As to the article... It goes beyond surface appearances and uses no custom-made Faux Facts, so Yggie won't be able to understand it. I did, and it's a good one, as I expect from this source.

  • ||

    In last weekend's European parliamentary elections, capitalism triumphed, at least in its mushy European form.


    ThinkProgress blogger Matt Yglesias disagrees, making the shopworn (but true!) argument that most right-leaning parties in Europe aren't exactly Hayekian in their appreciation of free markets, while failing to point out that Applebaum acknowledges this point

    That point completely contradicts her statement above...and deserves a bit more rebuttal than "Well, OK".

    Sorry, Mike, this entire post sounds like you trying to pin some fault on Yglesias to make Applebaum's article look like something else other than the worthless, irrelevant, mistaken piece of junk that it is. Note how Applebaum's self-contradictory statements are presented without scare quotes around the verbs, while Yglesias' lumping the BNP and UKIP together as "right-wing" parties (ahem, a mistake you made in your own previous post, I might add) makes his explanation into an "explanation".

  • ||

    Actually, it's Iain Duncan Smith and Arthur Scargill, not what you wrote.

    I never thought I would have the opportunity to put them together like that! So thanks for that.

  • ||

    I think I made the point the other day that American definitions of left/right don't fit well with the European political spectrum, which is, itself, not really polarized along a single axis anyway, sine they've got more than two serious parties.

    Yglesias seems to be guilty of making this mistake, by assuming (according to American sensibilities), that a nationalist party and a free-market party must go together, just because thats the tendancy in the US.

    Also, in general it's part of the common failure of the American left to recognize that facism isn't a free-market capitalist ideology, but is actually a nationalistic, corporatist, variant of socialism. If you don't get that, you end up making these idiotic mistakes like putting UKIP and BNP in the same category.

  • Alan Vanneman||

    "Again, on some level this is true."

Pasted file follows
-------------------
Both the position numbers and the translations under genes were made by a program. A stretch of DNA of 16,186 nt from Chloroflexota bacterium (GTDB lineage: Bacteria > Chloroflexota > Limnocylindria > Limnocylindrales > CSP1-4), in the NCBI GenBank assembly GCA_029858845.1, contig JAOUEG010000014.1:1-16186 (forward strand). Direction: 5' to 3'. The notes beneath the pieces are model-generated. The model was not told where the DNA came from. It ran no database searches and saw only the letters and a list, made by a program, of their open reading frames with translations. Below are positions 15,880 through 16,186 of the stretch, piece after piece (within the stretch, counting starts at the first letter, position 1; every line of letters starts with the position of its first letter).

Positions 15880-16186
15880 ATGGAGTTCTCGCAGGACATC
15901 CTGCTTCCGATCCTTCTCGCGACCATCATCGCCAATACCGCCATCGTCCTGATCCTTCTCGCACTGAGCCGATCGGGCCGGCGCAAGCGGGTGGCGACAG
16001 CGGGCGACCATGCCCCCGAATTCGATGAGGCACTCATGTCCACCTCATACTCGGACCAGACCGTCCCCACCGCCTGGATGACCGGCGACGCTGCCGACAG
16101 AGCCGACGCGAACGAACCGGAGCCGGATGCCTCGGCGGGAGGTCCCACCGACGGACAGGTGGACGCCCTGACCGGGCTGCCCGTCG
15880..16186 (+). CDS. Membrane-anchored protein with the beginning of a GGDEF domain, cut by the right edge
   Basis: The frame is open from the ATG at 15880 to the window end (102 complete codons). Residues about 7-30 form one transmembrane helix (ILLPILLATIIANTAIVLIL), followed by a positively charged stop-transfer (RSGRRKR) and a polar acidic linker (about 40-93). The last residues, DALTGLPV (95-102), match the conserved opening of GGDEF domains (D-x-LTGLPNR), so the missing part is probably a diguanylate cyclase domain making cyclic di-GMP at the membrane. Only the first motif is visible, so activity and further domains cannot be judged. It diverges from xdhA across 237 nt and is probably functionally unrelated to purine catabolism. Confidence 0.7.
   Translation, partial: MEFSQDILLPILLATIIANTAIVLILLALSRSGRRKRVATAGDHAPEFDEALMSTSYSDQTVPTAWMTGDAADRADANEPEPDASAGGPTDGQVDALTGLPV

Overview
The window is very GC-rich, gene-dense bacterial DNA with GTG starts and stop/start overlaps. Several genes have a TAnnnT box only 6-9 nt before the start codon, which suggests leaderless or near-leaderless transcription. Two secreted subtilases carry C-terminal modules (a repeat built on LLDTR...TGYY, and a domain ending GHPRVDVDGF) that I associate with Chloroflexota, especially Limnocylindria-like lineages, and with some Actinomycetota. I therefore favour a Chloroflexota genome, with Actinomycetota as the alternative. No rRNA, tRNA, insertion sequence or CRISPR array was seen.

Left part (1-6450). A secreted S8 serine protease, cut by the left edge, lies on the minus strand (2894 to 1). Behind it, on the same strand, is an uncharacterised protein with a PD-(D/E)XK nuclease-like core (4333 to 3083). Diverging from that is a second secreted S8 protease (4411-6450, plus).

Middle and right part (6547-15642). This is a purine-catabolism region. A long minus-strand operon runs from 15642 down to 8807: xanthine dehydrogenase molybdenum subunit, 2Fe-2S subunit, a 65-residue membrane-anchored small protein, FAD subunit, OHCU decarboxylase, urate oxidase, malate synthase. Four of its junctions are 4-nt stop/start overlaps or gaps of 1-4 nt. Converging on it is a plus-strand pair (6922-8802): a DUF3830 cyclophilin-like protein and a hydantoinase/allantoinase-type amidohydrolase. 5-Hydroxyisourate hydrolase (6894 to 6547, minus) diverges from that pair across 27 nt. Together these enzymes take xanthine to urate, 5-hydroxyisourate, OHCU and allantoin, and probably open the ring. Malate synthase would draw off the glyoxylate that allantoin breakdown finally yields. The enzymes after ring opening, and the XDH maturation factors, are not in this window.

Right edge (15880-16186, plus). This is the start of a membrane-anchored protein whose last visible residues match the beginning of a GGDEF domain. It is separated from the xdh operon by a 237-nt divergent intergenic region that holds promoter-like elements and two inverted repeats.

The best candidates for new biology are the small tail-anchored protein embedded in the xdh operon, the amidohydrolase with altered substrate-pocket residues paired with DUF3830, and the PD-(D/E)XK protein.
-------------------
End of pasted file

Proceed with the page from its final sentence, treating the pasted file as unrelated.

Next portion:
Or, more briefly,

    "This is true."

    Sorry, Mike, but Tulpa nailed your equivocating ass, and didn't do a bad job on Anne "Why don't we go to war with China, just for the hell of it" Applebaum as well.

  • ||

    The UK is so screwed. But so are we, not enough anti-social security/medicare politicians could ever get elected to save us from the same.

  • Ebeneezer Scrooge||

    Yeah, but at least we can say the UK screwed itself before we did. We can thumb our noses at them in self-righteousness.

  • Ebeneezer Scrooge||

    btw, why *did* we save Europe from Hitler? I'm really not seeing the point.....

  • Solanum||

    thuggish union leader Arthur Scargill

    Who was eventually brought to justice by Superintendent Harry "Snapper" Organs.

  • Avatar300||

    I may be just a humble lurker, but I need to ask: why does anyone link to this Yglesias fellow? He's an idiot and nothing I've ever seen from him has suggested otherwise to me.

  • Spoonman||

    Jesus. The Nazis got 17% in a place in Britain? At least when we vote for nutjobs, they're Ross Perot.

  • ||

    The Nazis got 17% in a place in Britain?

    Apparently, most of their votes were cannibalized from Labour. Imagine.

  • JB||

    Yglesias isn't very bright.

  • Custom Nike Dunk||



Get Reason's print or digital edition before it’s posted online

  • Video Game Nation: How gaming is making America freer – and more fun.
  • Matt Welch: How the left turned against free speech.
  • Nothing Left to Cut? Congress can’t live within their means.
  • And much more.